Roe v Wade is the 1973 landmark United States Supreme Court decision that ensures all women have the right to obtain legal and safe abortions. Tragically, it’s on the verge of becoming history.
When I first published “My Abortion Story,” Roe v Wade was already under siege. Mobilized right wing groups do whatever they can, sometimes violently, to make it hard for doctors to work and clinics to exist. They murder physicians, set up false clinics, heckle patients, and work to undo basic legal human rights.
Those same bible-thumpers protest governmental Covid-immunization efforts. If it were up to them, we’d be living Margaret Atwood’s iconic novel and TV series, “The Handmaid’s Tale.”
Start saving up your wire hangers?
Planned Parenthood outlines the current horror this way…
“… a leaked Supreme Court draft opinion confirms our worst fears: that the Supreme Court is prepared to end the constitutional right to abortion by overturning Roe v. Wade. But as of today, abortion remains your constitutional right.”
In an earlier Happiness Between Tails post, “My Jury Duty Pt 1 + Infidel753 Works for Justice and Freedom to Choose,” guest blogger Infidel753 recounted his stint volunteering at an abortion clinic as a patient escort. Your comments to his story lent me the courage to tell mine.
So did reading KE Garland’s thoughts and experience on getting an abortion at her blog, which she allowed me to re-publish here.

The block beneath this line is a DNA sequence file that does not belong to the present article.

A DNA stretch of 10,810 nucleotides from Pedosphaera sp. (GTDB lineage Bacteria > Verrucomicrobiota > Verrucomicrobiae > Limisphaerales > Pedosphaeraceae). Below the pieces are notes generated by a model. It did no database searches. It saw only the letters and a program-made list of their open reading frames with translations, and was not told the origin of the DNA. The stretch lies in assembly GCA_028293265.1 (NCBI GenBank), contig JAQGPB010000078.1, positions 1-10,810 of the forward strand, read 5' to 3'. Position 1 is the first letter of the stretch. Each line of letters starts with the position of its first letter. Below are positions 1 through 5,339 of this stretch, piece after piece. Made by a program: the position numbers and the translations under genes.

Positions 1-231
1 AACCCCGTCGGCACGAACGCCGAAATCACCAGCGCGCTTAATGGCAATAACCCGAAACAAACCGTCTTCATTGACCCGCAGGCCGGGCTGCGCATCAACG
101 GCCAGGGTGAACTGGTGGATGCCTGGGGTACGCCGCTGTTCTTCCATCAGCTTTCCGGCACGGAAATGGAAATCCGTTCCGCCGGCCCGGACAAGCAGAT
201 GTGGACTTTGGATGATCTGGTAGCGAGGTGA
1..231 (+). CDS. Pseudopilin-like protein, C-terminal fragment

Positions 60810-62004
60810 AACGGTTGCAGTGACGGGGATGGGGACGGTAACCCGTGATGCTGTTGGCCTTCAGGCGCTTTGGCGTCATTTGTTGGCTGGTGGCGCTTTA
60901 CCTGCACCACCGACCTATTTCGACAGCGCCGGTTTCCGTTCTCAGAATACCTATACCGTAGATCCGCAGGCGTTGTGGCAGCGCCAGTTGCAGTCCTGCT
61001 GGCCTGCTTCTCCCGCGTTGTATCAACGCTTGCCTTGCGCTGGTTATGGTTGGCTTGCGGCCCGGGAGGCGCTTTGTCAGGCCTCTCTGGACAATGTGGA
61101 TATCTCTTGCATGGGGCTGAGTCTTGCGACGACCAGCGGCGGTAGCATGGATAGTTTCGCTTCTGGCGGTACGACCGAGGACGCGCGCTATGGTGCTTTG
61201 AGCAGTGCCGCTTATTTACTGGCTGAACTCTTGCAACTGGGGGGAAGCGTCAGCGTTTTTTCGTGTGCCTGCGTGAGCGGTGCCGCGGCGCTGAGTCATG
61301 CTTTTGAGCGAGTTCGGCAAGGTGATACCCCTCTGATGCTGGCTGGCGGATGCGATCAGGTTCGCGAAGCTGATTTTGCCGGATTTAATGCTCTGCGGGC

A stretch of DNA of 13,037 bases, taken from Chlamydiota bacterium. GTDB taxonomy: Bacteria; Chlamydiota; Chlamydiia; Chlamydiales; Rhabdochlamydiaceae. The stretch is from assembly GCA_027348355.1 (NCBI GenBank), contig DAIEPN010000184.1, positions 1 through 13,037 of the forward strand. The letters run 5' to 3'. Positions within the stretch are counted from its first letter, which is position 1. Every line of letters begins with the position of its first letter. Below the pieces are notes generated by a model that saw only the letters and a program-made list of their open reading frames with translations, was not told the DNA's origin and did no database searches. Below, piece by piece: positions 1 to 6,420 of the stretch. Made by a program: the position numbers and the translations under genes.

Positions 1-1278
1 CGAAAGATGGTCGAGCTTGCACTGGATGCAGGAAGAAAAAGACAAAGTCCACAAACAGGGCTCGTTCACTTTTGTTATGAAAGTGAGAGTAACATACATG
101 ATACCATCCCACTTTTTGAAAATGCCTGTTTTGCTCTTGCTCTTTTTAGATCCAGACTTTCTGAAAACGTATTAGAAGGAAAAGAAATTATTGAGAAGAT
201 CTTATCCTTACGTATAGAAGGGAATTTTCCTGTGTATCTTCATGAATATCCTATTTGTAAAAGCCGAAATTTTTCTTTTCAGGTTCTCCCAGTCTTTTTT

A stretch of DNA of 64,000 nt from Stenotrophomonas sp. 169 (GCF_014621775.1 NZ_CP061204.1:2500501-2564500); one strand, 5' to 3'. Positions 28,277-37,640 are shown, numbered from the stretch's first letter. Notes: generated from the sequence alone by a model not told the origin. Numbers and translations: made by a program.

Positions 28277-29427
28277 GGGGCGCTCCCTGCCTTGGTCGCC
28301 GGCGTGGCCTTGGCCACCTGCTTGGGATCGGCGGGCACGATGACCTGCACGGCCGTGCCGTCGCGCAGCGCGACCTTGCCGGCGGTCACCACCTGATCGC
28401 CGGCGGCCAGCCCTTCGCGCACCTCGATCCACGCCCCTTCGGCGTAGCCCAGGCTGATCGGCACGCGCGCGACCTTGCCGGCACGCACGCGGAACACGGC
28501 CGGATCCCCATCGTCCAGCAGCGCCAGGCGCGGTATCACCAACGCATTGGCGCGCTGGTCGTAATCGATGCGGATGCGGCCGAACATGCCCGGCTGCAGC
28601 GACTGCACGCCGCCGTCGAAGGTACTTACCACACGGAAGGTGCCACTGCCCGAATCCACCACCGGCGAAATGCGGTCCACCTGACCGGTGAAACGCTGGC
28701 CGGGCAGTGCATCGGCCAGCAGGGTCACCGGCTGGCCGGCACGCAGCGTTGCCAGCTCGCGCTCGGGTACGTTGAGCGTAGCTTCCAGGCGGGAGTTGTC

Pioneering militant feminist Gloria Steinem, at 22 years old had an abortion in 1957, when it was illegal. Years later, she openly discussed it. She said…
”It [abortion] is supposed to make us a bad person. But I must say, I never felt that. I used to sit and try and figure out how old the child would be, trying to make myself feel guilty. But I never could! I think the person who said: ‘Honey, if men could get pregnant, abortion would be a sacrament’ was right. Speaking for myself, I knew it was the first time I had taken responsibility for my own life. I wasn’t going to let things happen to me. I was going to direct my life, and therefore it felt positive… In later years, if I’m remembered at all, it will be for inventing a phrase like ‘reproductive freedom’ … as a phrase it includes the freedom to have children or not to. So it makes it possible for us to make a coalition.”
By the way, when it comes to transgender rights, she and Mona Sinha co-wrote a letter to The New York Times in 2020. They decried then-President Trump’s elimination of civil rights protections for transgender healthcare and said…
“The health of any of us affects the health of all of us, and excluding trans people endangers us all.”
Abortion: My Story by da-AL
In my mid-20s, I terminated two pregnancies. That same year, I got pregnant twice, each time using different forms of birth control. At the time, I’d been living with a boyfriend since I was 18. He was a sweet, intelligent man who I loved dearly.
We were surviving on sporadic work, earning hardly above minimum wage. For that and many more reasons, I didn’t feel I could provide any child with a decent upbringing.
Abortions were expensive, and weren’t covered by my job’s health insurance. Each procedure was a physical ordeal of pain and then high fevers. I had to take days off from work, which I could ill afford.
I had a kind lover to help me through. Never have I regretted my decisions.
Later, in my 30s, I was sexually assaulted. Good luck, if the term can apply to anything about rape, is the only reason I didn’t get pregnant.
When people seek control, they say others “need to be held accountable.”